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Kane receives $2.2M Department of Energy Grant for Flexible Building Technologies

The US Department of Energy recently awarded three Northeastern professors $2.2 million to create an open dataset characterizing occupant-centric control of grid-interactive efficient buildings. Michael Kane, assistant professor of Civil and Environmental Engineering will serve as principal investigator. He will be joined by co-investigators David Fannon, assistant professor of Architecture and Civil and Environmental Engineering, and Misha Pavel, ECE affiliated faculty & Professor of Practice of Computer Science and Health Sciences. The National Renewable Energy Laboratory (NREL); ecobee, a leading thermostat manufacturer; and Packetized Energy, an IoT-based autonomous demand-response startup, will collaborate with Northeastern on the project.

Air conditioners and heat pumps are a significant load on the electric grid, yet they could serve as an important tool for balancing the variability of renewable electric generation. By pre-cooling or preheating buildings at hours when renewables are plentiful and continuously adjusting thermostat temperatures for efficiency, the total amount of carbon-based power needed can be reduced. However, current models cannot predict how these devices respond when quickly controlled to follow changing grid conditions. Buildings exist to serve occupants, yet such complex automation for grid-interactive efficient buildings currently confuse occupants and make them uncomfortable, resulting in overrides that affect grid reliability.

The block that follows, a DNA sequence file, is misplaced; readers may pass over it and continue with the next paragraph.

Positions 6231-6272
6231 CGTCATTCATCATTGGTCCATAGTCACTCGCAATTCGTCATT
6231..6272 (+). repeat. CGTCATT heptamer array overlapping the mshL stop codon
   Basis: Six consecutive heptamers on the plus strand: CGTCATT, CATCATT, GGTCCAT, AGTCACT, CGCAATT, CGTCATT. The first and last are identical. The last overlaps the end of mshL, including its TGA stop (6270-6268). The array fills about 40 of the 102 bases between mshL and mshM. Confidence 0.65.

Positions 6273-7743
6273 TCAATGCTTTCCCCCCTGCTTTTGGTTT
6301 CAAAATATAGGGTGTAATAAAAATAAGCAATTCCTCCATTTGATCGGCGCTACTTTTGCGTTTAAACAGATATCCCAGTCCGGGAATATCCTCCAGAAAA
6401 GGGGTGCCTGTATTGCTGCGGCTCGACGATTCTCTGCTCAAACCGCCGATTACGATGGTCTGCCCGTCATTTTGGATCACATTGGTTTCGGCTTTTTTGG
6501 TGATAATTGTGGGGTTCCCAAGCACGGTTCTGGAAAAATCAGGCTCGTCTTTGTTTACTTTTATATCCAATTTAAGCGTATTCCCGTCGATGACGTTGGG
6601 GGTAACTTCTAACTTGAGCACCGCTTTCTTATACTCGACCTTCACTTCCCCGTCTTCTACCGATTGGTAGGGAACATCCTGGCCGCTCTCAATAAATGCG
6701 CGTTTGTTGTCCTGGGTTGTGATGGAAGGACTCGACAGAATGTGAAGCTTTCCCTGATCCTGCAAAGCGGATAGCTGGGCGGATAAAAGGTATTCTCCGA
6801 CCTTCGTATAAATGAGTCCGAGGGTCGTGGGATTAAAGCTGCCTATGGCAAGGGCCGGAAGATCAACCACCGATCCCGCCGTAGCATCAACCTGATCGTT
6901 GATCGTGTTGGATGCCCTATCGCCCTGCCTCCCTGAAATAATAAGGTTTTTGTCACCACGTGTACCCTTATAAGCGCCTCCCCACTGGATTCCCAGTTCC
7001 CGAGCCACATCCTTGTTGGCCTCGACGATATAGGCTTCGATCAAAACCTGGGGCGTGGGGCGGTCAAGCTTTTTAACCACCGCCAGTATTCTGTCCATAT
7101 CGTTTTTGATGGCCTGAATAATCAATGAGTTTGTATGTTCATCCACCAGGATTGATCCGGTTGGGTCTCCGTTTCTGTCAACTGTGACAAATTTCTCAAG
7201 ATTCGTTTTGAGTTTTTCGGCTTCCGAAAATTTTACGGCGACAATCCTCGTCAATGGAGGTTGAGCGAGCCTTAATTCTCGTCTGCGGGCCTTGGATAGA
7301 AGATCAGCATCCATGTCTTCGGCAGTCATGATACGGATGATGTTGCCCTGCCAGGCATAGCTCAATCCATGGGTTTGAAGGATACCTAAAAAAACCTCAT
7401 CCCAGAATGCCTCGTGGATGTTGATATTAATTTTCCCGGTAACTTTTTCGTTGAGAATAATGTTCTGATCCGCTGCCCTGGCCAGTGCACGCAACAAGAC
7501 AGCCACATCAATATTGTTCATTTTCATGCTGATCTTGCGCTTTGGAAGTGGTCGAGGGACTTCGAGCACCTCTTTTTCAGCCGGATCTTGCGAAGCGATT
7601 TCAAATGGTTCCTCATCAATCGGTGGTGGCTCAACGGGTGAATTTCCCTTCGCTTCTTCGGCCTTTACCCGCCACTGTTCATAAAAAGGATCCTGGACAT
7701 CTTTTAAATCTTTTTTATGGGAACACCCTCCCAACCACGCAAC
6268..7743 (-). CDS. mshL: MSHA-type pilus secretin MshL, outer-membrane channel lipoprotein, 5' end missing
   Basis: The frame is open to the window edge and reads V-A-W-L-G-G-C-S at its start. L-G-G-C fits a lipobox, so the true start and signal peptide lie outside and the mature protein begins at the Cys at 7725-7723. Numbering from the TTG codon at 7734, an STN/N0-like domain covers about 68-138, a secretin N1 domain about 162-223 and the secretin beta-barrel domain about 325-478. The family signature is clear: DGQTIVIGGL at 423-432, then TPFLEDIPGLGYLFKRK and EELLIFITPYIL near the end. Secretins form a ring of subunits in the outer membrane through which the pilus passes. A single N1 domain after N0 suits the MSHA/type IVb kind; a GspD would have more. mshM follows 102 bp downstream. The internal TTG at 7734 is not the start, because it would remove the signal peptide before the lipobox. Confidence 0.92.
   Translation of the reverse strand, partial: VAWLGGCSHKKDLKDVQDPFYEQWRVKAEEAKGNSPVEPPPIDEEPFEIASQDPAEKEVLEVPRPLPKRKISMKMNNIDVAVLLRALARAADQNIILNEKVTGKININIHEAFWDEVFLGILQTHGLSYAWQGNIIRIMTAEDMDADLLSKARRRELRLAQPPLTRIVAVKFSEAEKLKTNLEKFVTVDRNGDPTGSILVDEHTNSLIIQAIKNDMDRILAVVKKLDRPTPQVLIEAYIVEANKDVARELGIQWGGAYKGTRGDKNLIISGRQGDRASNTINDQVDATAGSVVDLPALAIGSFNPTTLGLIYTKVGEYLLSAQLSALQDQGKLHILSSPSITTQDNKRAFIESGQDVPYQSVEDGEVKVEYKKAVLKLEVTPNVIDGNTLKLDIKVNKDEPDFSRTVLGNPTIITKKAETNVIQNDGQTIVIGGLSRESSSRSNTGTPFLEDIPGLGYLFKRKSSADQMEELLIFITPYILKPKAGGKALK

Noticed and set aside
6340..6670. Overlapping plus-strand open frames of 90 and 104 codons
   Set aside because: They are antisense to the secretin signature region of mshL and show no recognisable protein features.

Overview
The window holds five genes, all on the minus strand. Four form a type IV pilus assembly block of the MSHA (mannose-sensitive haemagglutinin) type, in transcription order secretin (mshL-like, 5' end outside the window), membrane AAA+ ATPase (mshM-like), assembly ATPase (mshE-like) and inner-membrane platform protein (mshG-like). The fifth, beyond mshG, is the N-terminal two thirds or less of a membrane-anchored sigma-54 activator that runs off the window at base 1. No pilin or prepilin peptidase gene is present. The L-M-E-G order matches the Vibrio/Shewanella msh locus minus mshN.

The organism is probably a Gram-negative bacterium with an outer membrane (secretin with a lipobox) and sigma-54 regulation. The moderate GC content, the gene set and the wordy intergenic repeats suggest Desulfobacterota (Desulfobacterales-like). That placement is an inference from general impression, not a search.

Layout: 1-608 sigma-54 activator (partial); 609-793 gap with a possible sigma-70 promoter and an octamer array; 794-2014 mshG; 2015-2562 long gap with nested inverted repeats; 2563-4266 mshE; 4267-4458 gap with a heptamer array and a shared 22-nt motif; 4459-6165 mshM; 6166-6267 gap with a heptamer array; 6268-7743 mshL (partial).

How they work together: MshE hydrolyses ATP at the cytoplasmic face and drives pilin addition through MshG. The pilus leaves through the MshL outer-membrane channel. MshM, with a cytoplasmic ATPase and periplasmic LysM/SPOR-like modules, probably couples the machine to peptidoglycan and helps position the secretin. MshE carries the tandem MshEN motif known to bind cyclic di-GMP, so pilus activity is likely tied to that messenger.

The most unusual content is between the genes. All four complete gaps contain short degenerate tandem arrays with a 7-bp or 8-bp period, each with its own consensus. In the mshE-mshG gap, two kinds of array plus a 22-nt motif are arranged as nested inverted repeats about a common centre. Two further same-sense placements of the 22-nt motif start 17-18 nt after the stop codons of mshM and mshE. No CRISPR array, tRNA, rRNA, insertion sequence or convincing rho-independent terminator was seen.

Kane and his team are looking to design smarter occupant-centric building control algorithms that learn user behavior, are easy to use, and can correctly predict HVAC performance and power draw. The project takes a novel approach to cost-effectively produce and share a large dataset on characterizing grid-interactive efficient buildings and occupant behavior. Laboratory thermal-chamber experiments of heat-pumps will be synchronized with full building-simulators to test the devices’ performance in different homes and weather conditions. Data collected from volunteers in homes under simulated future grid conditions will help build the occupant thermal comfort behavior models used in the building simulations.

Researchers estimate that usage of occupant-centric grid-interactive efficient buildings could lower peak electricity demand in the US by about 10%, representing a significant decrease in energy spending and carbon usage. In turn, this would cause additional savings through the decreased need for new power plants and transmission lines, or the need to bring online older, dirtier plants to meet constantly changing demand.

The grant for the project was awarded as part of DOE’s Building Technologies Office (BTO) $47.7 million funding provided to 23 projects led by 19 organizations. Focus areas include Flexible Building Technologies, HVAC (Heating, Ventilation and Air Conditioning), and SSL (Solid-State Lighting) Technologies.

Related Faculty: Michael Kane, David Fannon, Misha Pavel

Related Departments:Civil & Environmental Engineering, Electrical & Computer Engineering